• Using stunnel (TLS Proxy) to secure OpenFlow on EOS

 
 
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Do you have an OpenFlow controller that supports communication channel encryption via TLS and you’d like to take advantage of that option with an Arista switch? No problem! Just follow these simple steps and in mere minutes you’ll have a secure TLS connection up and running. Just imagine the look of shock and amazement on the faces of your friends, family and coworkers as you extend the capabilities of your EOS powered switch in near real time!

1) Please download Stunnel from here: http://dl.fedoraproject.org/pub/archive/fedora/linux/releases/14/Fedora/i386/os/Packages/stunnel-4.33-1.fc14.i686.rpm

 

2) Copy it to flash on the switch: switch#copy scp://@//stunnel-4.33-1.fc14.i686.rpm flash:

 

3) Install the RPM as an extension: switch#copy flash:stunnel-4.33-1.fc14.i686.rpm extension: switch#extension stunnel-4.33-1.fc14.i686.rpm

 

4) Verify that the RPM was installed:

switch# show extensions

Name                                                        Version/Release         Status extension

—————————————— ————————- ——    —-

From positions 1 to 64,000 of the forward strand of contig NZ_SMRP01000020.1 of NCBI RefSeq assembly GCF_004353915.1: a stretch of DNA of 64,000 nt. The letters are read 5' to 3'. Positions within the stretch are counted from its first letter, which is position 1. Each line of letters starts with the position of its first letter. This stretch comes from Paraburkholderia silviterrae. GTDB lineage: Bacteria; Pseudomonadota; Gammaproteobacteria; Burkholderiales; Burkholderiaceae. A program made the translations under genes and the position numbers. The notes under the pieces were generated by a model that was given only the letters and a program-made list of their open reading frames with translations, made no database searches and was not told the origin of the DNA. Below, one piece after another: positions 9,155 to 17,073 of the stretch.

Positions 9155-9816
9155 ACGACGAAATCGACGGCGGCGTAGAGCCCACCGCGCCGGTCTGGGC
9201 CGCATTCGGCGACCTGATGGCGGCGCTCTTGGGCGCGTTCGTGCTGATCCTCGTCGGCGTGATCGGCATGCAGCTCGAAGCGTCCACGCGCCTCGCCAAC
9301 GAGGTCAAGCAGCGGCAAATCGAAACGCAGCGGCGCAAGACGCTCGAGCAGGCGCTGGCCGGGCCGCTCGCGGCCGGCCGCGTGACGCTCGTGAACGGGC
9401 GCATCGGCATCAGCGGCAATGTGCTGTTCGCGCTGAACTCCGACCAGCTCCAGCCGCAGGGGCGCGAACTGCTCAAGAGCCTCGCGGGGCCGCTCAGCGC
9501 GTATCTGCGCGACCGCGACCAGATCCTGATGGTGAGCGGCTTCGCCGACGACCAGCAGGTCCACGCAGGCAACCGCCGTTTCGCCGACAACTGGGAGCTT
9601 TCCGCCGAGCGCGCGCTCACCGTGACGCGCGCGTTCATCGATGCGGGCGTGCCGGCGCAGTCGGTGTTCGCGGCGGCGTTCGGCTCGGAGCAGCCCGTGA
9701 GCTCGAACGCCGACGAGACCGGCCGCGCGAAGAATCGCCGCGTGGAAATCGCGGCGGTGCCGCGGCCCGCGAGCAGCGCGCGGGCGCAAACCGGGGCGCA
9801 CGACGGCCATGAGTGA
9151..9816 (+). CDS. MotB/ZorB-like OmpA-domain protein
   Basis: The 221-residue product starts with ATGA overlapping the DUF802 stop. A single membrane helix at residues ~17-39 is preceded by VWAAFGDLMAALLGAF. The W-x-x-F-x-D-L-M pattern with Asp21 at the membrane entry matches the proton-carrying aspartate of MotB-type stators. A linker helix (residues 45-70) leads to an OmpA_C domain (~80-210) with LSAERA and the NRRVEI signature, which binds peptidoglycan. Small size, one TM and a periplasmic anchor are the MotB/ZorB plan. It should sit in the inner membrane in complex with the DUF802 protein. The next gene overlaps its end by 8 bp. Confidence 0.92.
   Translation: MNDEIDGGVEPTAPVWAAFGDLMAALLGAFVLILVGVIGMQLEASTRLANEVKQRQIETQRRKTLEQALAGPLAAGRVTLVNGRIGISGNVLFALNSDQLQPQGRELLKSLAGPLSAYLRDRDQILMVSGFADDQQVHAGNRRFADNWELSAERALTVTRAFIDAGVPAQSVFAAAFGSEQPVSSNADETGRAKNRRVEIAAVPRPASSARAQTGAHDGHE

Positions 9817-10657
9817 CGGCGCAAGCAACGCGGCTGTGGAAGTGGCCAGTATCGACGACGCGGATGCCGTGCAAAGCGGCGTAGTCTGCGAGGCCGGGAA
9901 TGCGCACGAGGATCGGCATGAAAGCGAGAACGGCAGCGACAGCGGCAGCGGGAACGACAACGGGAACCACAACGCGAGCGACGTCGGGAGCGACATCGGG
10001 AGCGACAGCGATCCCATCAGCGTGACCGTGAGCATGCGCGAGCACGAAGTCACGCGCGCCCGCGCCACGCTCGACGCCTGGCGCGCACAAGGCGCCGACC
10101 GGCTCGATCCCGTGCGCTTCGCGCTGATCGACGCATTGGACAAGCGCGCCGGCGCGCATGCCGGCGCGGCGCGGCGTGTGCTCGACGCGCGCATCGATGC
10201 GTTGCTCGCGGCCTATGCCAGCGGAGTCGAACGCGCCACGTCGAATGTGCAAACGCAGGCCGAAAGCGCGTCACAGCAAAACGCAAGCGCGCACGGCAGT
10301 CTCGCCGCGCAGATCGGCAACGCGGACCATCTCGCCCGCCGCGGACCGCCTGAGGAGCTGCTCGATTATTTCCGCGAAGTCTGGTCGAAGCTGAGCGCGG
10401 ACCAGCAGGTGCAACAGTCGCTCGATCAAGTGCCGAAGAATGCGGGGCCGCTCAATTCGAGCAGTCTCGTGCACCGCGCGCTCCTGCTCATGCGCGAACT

stunnel-4.33-1.fc14.i686.rpm             4.33/1.fc14                    A,      I 1

A: available | NA: not available | I: installed | NI: not installed | F: forced

 

5) Configure the switch to load the extension at boot time: switch#copy installed-extensions boot-extensions

 

6) Create the stunnel.conf file:

switch#bash vi /mnt/flash/stunnel.conf

Paste in the following:

# Stunnel configuration file

sslVersion = TLSv1

cert = /persist/secure/capi.pem

# This is the built-in cert file, feel free to load and use your own.

key = /persist/secure/capikey.pem

# This is the built-in cert key file, feel free to load and use your own.

client = yes

# Service definition [6633]

accept = 127.0.0.1:6633 connect = :6633

 

7) Configure stunnel to start at boot time:

switch(config)#event-handler stunnel

switch(config-handler-stunnel)#trigger on-boot

switch(config-handler-stunnel)#delay 0

switch(config-handler-stunnel)#action bash sudo stunnel /mnt/flash/stunnel.conf

switch(config-handler-stunnel)#exit

 

Performing these steps will ensure that stunnel is loaded, started and managed as an extension at boot time. The are many more stunnel options that could we used including CA checking, logging options, PID files, etc.

 

8) Verify that stunnel is up and running with: switch#bash sudo netstat -an | grep 6633 switch#bash sudo ps -ef | grep stunnel

 

9) Configure Openflow on the switch to point to itself (stunnel client side):

switch(config)#openflow

switch(config-openflow)#controller tcp:127.0.0.1:6633

 

If you have any questions be sure to reach out to your local Arista Systems Engineer.

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